Date of Award

May 2019

Document Type

Dissertation

Degree Name

Doctor of Philosophy (PhD)

Department

Economics

Committee Member

Andrew Hanssen

Committee Member

Thomas Hazlett

Committee Member

Matthew Lewis

Committee Member

Patrick Warren

Abstract

This dissertation encompasses three papers. My first paper assesses film makers' choices on product quality and variety in film production. Production budget and genre are used to represent quality and variety, respectively. My research is unique in that it exploits the peculiar lack of price variation in the film industry, as ticket prices are the same for each film. I construct a theoretical model of duopoly competition over genre and budget rather than the traditional focus on price. The model predicts that an increase in expected demand will result in an increase in the budgets of the films, as well as an increase in the difference in budget and genre between films. I empirically test these predictions using data on film release dates, budget, genre, and both expected and actual weekly number of tickets sold. The empirical findings confirm the predictions from the theory. If the expected demand of the release week increases by 1%, on average the budgets of the films that will release that week will increase by 0.66%, the difference in budget between the films will increase by 0.83%, and the genre similarity in percentage value will fall by 10.31 percentage points.

My second paper follows the idea of Corts (2001) on vertical market structure in the U.S. film market. In this paper, I examine the effect of vertical market structure and vertical integration on the competition of release dates of all wide release films in the U.S. in 2014 and 2015. I discover that applying the approach in Corts (2001) to recent data, the result is inconsistent. However, after bringing vertical integration into consideration I show that films with different upstream or downstream firms generally do not reach efficient outcomes in release date scheduling, which is consistent with the findings in Corts (2001).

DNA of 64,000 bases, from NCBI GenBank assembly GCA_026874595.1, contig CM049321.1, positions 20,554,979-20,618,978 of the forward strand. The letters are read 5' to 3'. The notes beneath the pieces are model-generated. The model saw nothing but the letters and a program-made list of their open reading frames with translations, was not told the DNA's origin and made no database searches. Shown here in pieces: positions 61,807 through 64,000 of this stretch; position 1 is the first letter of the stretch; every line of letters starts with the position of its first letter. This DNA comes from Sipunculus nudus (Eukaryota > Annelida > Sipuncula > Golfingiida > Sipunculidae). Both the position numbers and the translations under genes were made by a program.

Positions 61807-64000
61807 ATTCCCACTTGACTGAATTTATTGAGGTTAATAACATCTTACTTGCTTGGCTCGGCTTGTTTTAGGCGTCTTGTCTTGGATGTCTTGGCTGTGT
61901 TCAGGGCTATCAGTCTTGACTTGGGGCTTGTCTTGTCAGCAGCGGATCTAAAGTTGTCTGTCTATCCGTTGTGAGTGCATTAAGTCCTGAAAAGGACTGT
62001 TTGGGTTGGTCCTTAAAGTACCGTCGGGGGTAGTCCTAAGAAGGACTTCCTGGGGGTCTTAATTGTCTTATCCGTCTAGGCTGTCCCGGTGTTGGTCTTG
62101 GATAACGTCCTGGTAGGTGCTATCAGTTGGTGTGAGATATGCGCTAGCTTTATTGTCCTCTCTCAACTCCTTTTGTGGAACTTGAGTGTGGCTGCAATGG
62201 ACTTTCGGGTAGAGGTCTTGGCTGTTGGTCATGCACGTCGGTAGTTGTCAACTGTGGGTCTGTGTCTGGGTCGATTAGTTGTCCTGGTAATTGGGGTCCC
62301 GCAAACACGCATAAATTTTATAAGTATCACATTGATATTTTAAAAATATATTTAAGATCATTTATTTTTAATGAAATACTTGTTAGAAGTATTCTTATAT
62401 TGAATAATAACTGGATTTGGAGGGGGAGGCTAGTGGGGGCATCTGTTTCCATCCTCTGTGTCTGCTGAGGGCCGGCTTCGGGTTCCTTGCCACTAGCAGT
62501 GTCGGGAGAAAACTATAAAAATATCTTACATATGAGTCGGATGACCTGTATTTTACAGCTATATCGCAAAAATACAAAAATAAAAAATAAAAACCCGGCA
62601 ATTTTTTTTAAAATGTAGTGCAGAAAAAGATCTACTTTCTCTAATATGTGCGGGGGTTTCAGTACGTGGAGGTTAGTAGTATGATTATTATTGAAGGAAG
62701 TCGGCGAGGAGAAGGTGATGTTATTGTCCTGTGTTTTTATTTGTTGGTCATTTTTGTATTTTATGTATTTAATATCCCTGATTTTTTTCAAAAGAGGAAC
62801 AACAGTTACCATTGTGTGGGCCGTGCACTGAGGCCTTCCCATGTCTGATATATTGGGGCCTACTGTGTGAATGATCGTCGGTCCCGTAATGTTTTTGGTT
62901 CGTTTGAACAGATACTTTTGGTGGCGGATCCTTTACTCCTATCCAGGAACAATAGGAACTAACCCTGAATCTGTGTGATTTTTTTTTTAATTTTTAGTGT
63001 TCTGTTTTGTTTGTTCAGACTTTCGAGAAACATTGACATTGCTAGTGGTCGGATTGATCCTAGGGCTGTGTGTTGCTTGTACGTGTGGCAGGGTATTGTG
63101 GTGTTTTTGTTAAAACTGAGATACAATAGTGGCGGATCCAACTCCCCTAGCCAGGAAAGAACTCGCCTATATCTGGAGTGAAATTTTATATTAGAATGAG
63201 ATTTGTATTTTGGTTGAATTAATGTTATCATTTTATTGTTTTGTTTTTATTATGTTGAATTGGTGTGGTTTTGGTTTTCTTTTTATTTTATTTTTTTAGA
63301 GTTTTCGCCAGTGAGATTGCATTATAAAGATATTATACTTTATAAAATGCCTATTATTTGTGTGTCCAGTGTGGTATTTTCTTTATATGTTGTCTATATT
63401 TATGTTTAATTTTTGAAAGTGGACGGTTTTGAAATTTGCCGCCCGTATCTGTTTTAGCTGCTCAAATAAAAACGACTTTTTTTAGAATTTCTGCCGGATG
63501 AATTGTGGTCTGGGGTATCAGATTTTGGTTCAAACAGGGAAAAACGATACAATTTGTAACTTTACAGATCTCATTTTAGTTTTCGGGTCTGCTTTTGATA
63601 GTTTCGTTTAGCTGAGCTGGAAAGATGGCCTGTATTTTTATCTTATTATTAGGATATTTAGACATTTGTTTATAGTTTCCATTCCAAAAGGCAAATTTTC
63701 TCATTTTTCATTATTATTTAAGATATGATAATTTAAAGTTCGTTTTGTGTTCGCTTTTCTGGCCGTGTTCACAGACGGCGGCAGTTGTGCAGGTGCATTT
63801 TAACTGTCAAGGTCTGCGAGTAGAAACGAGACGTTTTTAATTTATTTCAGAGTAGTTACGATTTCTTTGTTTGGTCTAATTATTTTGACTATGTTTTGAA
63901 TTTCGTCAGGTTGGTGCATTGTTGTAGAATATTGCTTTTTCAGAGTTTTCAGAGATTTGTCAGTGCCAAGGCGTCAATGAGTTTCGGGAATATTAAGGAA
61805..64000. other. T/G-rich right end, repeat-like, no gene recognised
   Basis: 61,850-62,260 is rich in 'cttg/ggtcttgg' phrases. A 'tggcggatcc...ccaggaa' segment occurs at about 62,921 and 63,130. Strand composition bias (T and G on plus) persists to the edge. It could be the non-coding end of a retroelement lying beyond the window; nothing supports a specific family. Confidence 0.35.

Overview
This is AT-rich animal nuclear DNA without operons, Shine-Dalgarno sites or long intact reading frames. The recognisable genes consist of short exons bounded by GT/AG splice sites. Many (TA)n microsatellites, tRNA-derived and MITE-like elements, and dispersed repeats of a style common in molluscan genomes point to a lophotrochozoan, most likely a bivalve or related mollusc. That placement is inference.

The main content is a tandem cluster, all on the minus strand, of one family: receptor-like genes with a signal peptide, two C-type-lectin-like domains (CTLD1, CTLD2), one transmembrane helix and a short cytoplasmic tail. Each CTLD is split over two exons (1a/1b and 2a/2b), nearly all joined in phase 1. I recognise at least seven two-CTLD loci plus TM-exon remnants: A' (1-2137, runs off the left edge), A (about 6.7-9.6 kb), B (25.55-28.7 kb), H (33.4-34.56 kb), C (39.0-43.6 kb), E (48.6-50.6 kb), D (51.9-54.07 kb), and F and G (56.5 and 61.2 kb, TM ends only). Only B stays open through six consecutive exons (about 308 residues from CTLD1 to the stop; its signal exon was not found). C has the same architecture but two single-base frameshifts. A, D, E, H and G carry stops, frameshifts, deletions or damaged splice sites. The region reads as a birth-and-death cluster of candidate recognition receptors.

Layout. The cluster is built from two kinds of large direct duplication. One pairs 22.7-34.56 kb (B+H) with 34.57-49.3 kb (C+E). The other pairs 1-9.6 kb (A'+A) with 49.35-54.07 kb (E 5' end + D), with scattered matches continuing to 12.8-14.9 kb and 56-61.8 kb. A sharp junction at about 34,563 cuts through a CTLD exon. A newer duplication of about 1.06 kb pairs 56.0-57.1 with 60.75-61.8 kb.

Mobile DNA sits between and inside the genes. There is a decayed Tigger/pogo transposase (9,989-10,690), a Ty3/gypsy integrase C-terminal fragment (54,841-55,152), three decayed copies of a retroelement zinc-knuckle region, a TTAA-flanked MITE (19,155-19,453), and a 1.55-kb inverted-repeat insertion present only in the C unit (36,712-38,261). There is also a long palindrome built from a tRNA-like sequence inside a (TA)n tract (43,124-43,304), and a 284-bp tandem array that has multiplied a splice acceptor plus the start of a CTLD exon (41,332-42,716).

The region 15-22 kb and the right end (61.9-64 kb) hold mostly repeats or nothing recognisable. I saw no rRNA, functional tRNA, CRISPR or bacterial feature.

My final paper examines the effect of expected release week demand on film studio's decision on film release and the number and variety of films released that week. It is expected that when demand is high, there would be more films released and more variety among them. However, in the U.S. film market, during high demand weeks, the number of films released is usually low comparing to other weeks. I find that if expected demand increases, the number of films released that week declines, along with the variety of the films. Evidence shows that when expected demand increases, there will be a film with extremely high production budget, and there will be fewer options in variety left for the other films since they need to differentiate themselves from the high budget film in terms of variety. Furthermore, two films similar in variety would be released far from each other in order to avoid direct competition. Therefore, in high demand weeks, the high budget film "crowds" other films out of the market, the number of films would decrease as well.

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